how to invest in real estate How to Invest in Real Estate in Todays Market

This is NOT a post trying to pump-you-up, trying to get you to buy real estate even though the market is really “bad”. This blog is about “how to create wealth despite the economic collapse”, so investing is obviously something I still believe in. It’s also evident I’m arguing that the significance and magnitude of this downturn should not be underestimated. I’ve been accused of being very negative about the economy. It’s also been pointed out to me that I’m inordinately upbeat about the opportunities that lie ahead for us considering my dire outlook on the economy. I plead guilty to both. So here’s the bottom line: I think the downturn in real estate and the economy in general is just beginning. We’ll continue to see significant numbers of foreclosures, decreases in sales of existing homes and especially in new homes. Prices in markets like mine…Lafayette, Indiana will continue to see somewhat stable prices, but overly inflated markets like Vegas, San Francisco, Miami, etc will all continue to see notable price decreases. We have a long way to go.

Learn to Look at Real Estate Differently

While markets like mine (Lafayette, IN) in the Midwest will likely see much less acute price declines, we would be remiss to neglect considering that if the dollar declines in purchasing power, as many expect it will, than while prices may be solid, actual value will be declining. In other words, if your home is worth $200k and the dollar loses 10% of it’s purchasing power, your home would have to go up to $220k to be worth the same. Does that make sense?

So with all this horribly negative news, how can investing in real estate possibly be a good idea? I have a couple things to say about that:

  1. First, it’s NOT “horribly negative news.” The rules are simply changing. It happens. When the game changes, it doesn’t mean no one can win. It means you need to play by different rules. That’s all. There’s no such thing as a “bad” market. Conversely, there’s really no such thing as a “good” market either. There is just the market, the rules, winners and losers. If you learn the rules and play to win, you have a chance to create wealth…in ANY market.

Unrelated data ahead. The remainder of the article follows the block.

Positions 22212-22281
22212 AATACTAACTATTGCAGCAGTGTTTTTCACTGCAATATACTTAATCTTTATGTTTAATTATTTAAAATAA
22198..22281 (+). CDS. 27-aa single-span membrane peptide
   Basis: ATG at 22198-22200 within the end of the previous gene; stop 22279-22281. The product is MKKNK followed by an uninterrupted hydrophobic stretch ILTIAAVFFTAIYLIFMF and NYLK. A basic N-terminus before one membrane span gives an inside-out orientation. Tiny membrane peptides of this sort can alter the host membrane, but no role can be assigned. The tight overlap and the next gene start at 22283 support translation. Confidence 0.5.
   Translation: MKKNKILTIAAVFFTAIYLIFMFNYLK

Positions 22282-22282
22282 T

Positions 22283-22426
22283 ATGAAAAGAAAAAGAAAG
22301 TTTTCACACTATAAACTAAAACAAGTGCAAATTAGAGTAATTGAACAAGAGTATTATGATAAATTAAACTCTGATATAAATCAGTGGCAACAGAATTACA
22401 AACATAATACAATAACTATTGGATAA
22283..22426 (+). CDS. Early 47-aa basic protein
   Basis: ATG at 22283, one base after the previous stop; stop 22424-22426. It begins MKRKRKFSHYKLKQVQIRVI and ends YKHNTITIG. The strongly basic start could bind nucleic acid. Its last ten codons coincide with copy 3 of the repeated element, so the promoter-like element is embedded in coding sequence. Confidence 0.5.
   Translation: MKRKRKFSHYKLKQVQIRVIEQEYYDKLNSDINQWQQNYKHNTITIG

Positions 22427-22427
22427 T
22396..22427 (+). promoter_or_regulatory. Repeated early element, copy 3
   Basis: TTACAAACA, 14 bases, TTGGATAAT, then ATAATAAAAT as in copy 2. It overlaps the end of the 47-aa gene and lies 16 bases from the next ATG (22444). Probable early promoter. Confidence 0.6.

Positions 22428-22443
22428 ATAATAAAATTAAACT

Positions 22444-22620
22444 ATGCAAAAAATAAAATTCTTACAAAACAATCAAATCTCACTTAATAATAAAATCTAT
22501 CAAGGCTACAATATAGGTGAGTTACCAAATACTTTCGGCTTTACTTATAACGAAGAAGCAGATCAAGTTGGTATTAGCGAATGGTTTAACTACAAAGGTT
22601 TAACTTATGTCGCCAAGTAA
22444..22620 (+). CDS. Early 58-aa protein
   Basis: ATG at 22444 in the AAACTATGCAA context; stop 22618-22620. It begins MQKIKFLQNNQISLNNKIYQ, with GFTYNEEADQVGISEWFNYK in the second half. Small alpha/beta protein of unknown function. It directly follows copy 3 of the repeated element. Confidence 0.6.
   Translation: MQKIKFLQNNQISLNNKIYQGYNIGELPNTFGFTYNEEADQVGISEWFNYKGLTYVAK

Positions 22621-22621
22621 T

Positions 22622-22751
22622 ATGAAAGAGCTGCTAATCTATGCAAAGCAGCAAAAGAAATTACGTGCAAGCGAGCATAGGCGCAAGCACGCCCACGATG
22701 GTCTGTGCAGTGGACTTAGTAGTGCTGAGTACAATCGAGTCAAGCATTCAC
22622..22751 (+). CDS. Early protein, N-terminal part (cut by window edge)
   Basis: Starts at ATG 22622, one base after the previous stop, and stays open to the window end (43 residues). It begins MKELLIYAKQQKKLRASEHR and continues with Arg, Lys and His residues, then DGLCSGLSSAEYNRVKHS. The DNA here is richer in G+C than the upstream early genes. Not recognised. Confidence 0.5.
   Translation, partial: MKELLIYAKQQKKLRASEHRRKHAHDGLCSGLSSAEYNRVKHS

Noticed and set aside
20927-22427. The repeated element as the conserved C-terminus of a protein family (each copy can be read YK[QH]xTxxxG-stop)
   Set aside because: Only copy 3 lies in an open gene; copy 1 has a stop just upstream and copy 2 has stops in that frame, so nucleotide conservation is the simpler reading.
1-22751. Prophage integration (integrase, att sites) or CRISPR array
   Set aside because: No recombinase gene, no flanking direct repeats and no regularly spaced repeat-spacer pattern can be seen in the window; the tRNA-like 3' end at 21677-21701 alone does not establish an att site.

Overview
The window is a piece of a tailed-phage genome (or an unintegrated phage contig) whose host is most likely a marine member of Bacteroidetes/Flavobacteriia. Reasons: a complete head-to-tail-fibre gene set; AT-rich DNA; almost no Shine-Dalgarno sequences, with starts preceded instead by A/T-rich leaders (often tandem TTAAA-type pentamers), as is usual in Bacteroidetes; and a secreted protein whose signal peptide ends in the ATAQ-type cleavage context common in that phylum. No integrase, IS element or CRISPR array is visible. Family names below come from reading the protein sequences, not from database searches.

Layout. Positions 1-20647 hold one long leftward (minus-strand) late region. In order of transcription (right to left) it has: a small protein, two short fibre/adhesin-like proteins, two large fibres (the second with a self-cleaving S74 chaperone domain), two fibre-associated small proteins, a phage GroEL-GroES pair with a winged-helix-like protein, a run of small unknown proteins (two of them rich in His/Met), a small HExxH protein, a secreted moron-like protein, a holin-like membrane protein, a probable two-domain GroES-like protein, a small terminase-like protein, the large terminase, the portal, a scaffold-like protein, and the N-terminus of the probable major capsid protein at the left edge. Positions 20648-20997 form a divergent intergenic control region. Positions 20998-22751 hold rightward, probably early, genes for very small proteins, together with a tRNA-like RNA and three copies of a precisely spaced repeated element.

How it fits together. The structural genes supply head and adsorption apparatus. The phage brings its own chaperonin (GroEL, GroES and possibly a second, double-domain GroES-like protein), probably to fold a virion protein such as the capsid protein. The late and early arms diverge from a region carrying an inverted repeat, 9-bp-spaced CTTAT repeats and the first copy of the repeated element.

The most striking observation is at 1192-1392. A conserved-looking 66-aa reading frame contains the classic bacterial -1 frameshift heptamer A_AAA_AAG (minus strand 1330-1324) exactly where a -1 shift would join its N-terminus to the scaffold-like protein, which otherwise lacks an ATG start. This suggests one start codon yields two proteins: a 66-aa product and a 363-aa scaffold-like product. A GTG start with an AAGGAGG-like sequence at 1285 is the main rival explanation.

2. No matter what happens around us, there is opportunity. We can create value and build wealth today. That is a fact. But it’s true that the days of easy money are over. I’m no guru or futurist, but as of yet I see no reason why easy money and the ability to use your home as a bottomless ATM should ever come back within our lifetimes. So if that is your definition of wealth, I’m sorry to say that rough times are ahead. Very rough. But there’s a strong argument that all of this wealth we’re losing right now wasn’t real to begin with, that we’re literally not losing that much. That may be a bitter pill to swallow, seeing as how many of us ARE losing jobs. We ARE losing our homes. But as the argument goes, the jobs we’re losing are jobs that should have never been created to begin with. The homes we’re losing are homes that should never have even been built.

The Payback for Easy Money

This is a painful, disillusioning consequence to having lived in a world for many years where money was way too easy. All you had to do was buy a home (with no money down of course), and you would automatically become a millionaire in just a few years if you played your cards right. And if you lost your job, all you had to do was buy a vacation home (with no money down of course), and live off the appreciation of $100k a year. Sound ridiculous, doesn’t it? Unfortunately, that is literally what we’ve been doing. And it worked, for a little while. But it wasn’t real wealth, and now it’s all evaporating. And after living in a fantasy land for years, who can blame us for being disillusioned now? But disillusionment does not mean opportunity has vanished. But it’s true, if you keep looking in the same places, you are not going to get very far.